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book cover Ruthana Emrys wrote the short story The Litany of Earth as a reinterpretation of Lovecraft's The Shadow over Innsmouth, where the people of Innsmouth were actually the victims of persecution from the government. Extending the story to the first book in a trilogy, Winter Tide acts as a sequel to the Lovecraft short, telling the story of some of the few people of the water working with the US government to investigate the misuse of their magical rituals.

If in Shadow over Innsmouth, the horrible fish people were being righteously rounded up by the authorities and interned into camps, their town and traditions forcibly destroyed, in this book they are the victims of persecution, a subspecies of humans that just wants to be left alone. Their magical rituals are more about communion than power, but some of them can be terribly misused, like the body swap technique. This gives the author opportunity to add to the story the Yith, ancient race of mind travelers who have the only concern to archive the experiences of sapient beings before they go extinct - with the added horror that they face any extinction event themselves by mass swapping into another civilization, leaving those poor souls displaced in unfamiliar bodies and facing certain doom - depicted by Lovecraft in The Shadow Out of Time, as well as hint of a body swap misused as means of trying to achieve immortality, as told by Lovecraft in The Thing on the Doorstep. So when one of the last females of the water people is asked to help by an FBI agent, she decides to put aside her distrust and horror and help the ones who murdered her people in the purpose of at least preserving her race's reputation and preventing the use of their magical arts in the terrible world wars the air people were waging.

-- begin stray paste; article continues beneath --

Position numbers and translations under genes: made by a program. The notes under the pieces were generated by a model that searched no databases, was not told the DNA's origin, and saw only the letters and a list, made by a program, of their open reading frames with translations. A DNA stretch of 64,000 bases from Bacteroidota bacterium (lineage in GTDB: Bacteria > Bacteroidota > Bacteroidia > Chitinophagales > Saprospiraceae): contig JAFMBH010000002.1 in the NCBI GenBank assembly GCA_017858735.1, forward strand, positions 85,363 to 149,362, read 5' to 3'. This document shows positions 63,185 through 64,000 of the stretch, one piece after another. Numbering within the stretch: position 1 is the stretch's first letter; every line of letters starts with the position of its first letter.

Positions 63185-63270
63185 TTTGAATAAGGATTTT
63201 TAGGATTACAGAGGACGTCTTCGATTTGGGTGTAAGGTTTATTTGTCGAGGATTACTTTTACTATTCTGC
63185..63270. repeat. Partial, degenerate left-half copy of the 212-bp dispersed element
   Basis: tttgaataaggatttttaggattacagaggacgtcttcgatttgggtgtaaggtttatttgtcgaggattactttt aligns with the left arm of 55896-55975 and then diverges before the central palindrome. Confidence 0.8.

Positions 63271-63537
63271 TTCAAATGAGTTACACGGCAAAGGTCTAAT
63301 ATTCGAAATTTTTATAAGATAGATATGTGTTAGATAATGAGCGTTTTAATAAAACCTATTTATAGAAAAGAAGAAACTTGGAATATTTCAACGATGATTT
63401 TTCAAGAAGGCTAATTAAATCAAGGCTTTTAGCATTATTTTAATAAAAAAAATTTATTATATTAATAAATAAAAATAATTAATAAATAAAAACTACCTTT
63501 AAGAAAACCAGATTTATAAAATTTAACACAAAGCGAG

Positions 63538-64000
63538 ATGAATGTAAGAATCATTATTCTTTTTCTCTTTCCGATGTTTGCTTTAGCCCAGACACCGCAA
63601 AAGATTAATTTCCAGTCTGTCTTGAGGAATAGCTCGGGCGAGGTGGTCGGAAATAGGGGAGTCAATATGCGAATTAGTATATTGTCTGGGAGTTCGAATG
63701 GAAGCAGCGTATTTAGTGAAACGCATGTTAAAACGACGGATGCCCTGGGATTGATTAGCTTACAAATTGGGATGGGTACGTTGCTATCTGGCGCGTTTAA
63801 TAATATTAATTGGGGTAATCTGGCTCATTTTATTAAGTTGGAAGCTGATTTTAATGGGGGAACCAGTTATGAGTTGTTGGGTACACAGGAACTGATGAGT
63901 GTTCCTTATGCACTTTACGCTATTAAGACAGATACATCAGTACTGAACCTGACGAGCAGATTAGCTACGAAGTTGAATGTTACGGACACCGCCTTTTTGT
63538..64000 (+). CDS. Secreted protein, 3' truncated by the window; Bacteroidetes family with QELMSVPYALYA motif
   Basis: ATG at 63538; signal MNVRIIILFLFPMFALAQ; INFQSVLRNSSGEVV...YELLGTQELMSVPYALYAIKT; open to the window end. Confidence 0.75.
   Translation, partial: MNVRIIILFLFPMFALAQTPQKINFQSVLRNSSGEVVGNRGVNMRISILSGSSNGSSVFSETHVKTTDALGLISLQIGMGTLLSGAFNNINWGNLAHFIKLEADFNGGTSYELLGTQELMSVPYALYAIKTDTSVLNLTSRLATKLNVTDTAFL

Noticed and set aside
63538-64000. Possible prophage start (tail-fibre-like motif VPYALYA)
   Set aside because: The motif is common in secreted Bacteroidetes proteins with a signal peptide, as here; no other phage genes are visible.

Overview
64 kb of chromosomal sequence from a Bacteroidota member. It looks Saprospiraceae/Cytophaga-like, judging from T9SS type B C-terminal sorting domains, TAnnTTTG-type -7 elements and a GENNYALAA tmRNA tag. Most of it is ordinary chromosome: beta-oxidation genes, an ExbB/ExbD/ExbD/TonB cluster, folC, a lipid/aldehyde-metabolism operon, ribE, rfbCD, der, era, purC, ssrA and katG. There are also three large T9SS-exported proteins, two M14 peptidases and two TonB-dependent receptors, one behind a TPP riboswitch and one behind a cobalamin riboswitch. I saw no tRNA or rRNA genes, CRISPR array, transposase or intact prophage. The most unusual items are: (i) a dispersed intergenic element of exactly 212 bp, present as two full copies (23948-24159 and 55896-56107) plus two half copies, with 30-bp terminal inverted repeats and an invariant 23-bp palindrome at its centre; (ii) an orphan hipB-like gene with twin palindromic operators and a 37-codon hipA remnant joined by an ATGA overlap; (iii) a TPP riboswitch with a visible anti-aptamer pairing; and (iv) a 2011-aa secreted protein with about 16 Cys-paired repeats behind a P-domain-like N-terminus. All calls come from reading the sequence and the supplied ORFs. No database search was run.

You have to admit when you think Lovecraft, you don't often imagine a gay female author writing about the importance of diversity, community and love, yet this is what Winter Tide is. And it has a quintessentially female style of writing, where the lead character helps the people she should normally hate in order to bring peace, she solves problems by bringing people together and treating them with familial love and encouraging their differences rather than using violence. Her purposes are selfless and she wields power not as a sword, but as shelter.

While the style felt a little too formal and the pace was rather slow at the beginning, I found myself wanting more by the end of the book. It felt like a strange melange of Lovecraftian lore, notoriously difficult to bring to a modern form - yet Emrys did it effortlessly - and a style of writing that brought it back to a more ancient feel, thus relating modern themes in a work that still tastes like Lovecraft. The second book in the series, Deep Roots, just came out and I intend to read it as well.


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